Iva Bittova: Knowing, Feeling...

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Feeling, warmth, and freedom are themes that recur frequently when Bittová's musical collaborators talk about her: "The freedom in her music has always touched me," says Václavek. "She was a very important part of Dunaj. She would never do a song the same way twice. She always transmitted a very special kind of feeling. I would say this feeling is connected with the heart—it's something very alive. It was always fascinating to see and it was something that I was learning myself. I love the first Dunaj album. The music we made with Pavel and Iva was superb. There were several bands that were part of a special scene but somehow Dunaj became legendary in the Czech Republic and beyond. With Dunaj, we started a new style, a new musical language for the Czech Republic. From these roots there is now some kind of scene, an alternative scene."

Fajt too, points to Bittová's part in the band's success:"Iva was unique. There were other woman singers at this time, like Dáša Andrtová-Voňková, maybe some others, but they were more like folk singers than performers. Iva's own musical language was already very developed. She had this huge artistic background from avant-garde theater and films. All the time she mixed together her acting and playing music. I think that this was the strongest part of her." As for Bittová's significance on the Czech music scene, Fajt states: "I think that for a certain artistic movement her influence has been pretty fundamental."

Bittová left Dunaj in 1990, returning briefly in 1995/6 to record on the album Pustit Musíš and reuniting once more in 2002 for a series of concerts in tribute to vocalist Jiří Kolšovský, who died in 1998. Bittová's post-Dunaj career falls broadly into two categories: her solo career, which yielded six albums between 1991 and 1997, and her collaborative projects, dating roughly from 1997, when Bittová began to consciously expand her talents musically.

Her eponymous debut on Nonesuch (1997) already carried many of the hallmarks of her later solo work; music whose rootsy minimalism defies conventional contours, with her voice and violin now inseparable. It was an impressive debut, plaintive and lulling, in turn urgent and soaring. Bittová's Romani-tinged songs dance in the shadows between folk and modern classical music. Blessed with an arresting voice of great purity, Bittová's vocal improvisations swing between visceral and comic. Her violin playing—a mixture of lyricism and rhythmic pulse—is soft as spring rain one moment, and rages like a storm the next.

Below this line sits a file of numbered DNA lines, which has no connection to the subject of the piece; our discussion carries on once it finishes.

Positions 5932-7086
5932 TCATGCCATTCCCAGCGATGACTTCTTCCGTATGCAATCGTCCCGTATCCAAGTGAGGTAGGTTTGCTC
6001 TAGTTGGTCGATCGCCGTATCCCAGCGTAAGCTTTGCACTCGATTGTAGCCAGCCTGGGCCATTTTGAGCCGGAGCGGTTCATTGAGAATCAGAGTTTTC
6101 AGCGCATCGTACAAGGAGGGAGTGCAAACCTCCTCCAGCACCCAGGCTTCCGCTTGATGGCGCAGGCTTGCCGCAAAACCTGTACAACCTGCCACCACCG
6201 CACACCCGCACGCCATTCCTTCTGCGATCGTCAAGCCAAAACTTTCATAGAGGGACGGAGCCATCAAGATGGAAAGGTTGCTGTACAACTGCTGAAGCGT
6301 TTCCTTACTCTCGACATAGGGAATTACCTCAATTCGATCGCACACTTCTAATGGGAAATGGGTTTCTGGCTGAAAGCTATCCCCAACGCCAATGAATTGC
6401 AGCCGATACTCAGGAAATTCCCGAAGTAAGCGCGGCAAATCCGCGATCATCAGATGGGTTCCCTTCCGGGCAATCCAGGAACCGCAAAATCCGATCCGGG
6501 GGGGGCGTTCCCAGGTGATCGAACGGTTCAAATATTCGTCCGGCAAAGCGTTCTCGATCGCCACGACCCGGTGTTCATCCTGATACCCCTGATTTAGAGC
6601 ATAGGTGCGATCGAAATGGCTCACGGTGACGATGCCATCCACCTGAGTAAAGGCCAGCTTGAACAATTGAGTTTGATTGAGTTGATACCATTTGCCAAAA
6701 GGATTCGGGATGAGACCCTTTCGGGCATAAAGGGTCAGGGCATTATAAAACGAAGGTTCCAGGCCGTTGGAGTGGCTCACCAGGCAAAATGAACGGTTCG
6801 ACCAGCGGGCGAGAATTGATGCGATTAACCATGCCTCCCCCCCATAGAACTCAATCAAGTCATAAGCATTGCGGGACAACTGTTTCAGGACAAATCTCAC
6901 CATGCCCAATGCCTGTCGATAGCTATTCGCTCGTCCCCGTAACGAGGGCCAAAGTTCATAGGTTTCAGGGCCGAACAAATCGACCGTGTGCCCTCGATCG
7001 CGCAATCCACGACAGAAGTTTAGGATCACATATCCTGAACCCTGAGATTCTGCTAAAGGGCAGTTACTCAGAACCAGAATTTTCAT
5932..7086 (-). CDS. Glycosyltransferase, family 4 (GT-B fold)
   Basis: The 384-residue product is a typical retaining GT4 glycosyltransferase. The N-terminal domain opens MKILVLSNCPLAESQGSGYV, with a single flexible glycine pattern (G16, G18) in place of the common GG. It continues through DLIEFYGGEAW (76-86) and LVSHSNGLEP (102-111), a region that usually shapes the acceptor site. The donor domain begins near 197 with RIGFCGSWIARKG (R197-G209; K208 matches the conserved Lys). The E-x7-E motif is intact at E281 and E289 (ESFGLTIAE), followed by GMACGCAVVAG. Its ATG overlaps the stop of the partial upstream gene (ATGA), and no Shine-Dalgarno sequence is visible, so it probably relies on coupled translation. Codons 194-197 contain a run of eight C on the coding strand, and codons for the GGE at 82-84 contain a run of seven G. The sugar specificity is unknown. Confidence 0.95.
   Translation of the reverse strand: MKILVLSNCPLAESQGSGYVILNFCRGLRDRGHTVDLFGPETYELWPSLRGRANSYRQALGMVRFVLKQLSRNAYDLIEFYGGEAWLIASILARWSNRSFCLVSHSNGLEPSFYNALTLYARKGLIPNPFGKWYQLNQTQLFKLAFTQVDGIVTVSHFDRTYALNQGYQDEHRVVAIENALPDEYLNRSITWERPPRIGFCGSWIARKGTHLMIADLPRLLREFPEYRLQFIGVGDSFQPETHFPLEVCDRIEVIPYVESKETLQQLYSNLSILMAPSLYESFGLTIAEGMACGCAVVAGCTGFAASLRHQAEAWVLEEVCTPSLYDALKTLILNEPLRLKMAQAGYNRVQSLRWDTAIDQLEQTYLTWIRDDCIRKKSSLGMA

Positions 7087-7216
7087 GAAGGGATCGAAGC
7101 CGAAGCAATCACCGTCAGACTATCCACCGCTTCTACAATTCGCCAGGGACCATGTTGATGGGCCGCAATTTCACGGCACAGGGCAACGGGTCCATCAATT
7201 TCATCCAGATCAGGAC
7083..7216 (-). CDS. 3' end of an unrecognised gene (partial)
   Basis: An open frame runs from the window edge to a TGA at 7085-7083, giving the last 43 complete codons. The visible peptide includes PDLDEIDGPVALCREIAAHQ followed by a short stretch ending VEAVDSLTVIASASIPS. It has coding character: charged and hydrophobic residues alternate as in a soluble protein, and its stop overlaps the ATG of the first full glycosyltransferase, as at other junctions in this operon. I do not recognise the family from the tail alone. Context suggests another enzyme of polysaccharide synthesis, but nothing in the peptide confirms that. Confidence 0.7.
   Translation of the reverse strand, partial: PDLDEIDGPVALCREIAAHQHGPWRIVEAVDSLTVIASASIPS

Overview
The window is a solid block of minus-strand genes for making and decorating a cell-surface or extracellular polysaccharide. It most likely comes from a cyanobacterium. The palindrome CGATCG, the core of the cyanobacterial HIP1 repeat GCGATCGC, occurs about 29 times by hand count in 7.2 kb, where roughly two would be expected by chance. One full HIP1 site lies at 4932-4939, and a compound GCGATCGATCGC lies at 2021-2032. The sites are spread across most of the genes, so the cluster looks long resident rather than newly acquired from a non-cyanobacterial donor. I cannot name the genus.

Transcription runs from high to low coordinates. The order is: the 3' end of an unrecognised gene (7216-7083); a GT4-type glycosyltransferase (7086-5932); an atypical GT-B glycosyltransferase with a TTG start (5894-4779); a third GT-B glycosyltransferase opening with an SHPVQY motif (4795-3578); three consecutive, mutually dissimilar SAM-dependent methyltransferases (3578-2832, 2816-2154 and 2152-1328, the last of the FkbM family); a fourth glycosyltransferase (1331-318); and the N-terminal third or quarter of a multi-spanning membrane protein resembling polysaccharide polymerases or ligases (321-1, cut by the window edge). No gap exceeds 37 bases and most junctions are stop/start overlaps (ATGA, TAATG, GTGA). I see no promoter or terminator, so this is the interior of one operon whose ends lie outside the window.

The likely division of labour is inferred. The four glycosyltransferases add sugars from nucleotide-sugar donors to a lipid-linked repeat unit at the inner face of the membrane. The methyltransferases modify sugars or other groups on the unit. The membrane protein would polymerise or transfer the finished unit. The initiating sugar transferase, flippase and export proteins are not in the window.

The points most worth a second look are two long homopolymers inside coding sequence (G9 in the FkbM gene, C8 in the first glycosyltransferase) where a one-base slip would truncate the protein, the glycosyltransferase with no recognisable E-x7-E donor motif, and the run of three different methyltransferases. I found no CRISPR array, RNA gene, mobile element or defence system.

Enter the album name hereSome of Bittová's most outstanding work pitches these elements in collaborative settings, beginning with the striking duo recordings with Fajt. In 1997, Bittová once again aligned with former Dunaj co-member Vladimír Václavek to produce what many consider to be the real gem in her discography, Bílé Inferno (Indies Records). For Václavek, the record holds a special place: "For me, it's one of the best, if not the best record I made in my life. In music, you can never plan that something will turn out so good. The spirits helped us with this."

As Václavek recalls, the double album took about ten days to record: "It was very fluent and easy. I had some guitar motifs and some ideas. Iva worked on her parts and we built something very nice together." Guest musicians such as cellist Tom Cora, trumpeter František Kučera, double bassist Jaromír Honzák, and pianist Ida Kelarová add subtle textures. A children's choir works a little magic into the seams, particularly on the epic "Uspávanka." An inspired Bittová, who has rarely sounded so relaxed— though there are flashes of her fire—plays kalimba, viola, African lyre, and that most ethereal-sounding of instruments, the waterphone.

Surprisngly, Bittová's violin is only heard on a few tracks, throwing the spotlight more on her voice: "I think Iva felt freer as a singer on this record," says Václavek. "She didn't need to use violin so much because my guitar brought a harmonic environment to the music. She could feel free to use only her voice. There was more space; it was not so full like our [earlier] music."

Certainly, the unforgettable melodic motifs are framed by beautifully sparse arrangements. The magic of this album lies in the chemistry between Bittová and Václavek. It is no surprise that it sold well in the Czech Republic, gaining gold status: "Yes, it was very successful," says Václavek. "Whenever I play concerts people come up to me and tell me how Bílé Inferno touched them in some period of their lives."

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